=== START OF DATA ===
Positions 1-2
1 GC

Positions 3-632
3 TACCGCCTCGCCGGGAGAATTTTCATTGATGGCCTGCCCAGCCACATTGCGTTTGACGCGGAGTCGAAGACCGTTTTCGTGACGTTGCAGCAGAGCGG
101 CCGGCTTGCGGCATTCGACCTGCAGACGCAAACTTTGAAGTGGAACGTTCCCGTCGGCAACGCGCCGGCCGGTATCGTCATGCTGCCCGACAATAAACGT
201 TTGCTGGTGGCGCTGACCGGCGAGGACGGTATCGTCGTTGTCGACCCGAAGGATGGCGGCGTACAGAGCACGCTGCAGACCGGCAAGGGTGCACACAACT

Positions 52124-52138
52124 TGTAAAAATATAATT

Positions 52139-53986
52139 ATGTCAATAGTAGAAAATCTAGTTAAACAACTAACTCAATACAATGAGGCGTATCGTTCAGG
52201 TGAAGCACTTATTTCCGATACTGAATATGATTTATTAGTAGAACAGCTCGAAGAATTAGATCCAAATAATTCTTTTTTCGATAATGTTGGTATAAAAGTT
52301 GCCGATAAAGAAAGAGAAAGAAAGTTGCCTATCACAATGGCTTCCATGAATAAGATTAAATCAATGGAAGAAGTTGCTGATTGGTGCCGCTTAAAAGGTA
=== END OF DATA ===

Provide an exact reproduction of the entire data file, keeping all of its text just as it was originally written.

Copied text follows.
Positions 1-2
1 GC

Positions 3-632
3 TACCGCCTCGCCGGGAGAATTTTCATTGATGGCCTGCCCAGCCACATTGCGTTTGACGCGGAGTCGAAGACCGTTTTCGTGACGTTGCAGCAGAGCGG
101 CCGGCTTGCGGCATTCGACCTGCAGACGCAAACTTTGAAGTGGAACGTTCCCGTCGGCAACGCGCCGGCCGGTATCGTCATGCTGCCCGACAATAAACGT
201 TTGCTGGTGGCGCTGACCGGCGAGGACGGTATCGTCGTTGTCGACCCGAAGGATGGCGGCGTACAGAGCACGCTGCAGACCGGCAAGGGTGCACACAACT

Positions 52124-52138
52124 TGTAAAAATATAATT

Positions 52139-53986
52139 ATGTCAATAGTAGAAAATCTAGTTAAACAACTAACTCAATACAATGAGGCGTATCGTTCAGG
52201 TGAAGCACTTATTTCCGATACTGAATATGATTTATTAGTAGAACAGCTCGAAGAATTAGATCCAAATAATTCTTTTTTCGATAATGTTGGTATAAAAGTT
52301 GCCGATAAAGAAAGAGAAAGAAAGTTGCCTATCACAATGGCTTCCATGAATAAGATTAAATCAATGGAAGAAGTTGCTGATTGGTGCCGCTTAAAAGGTA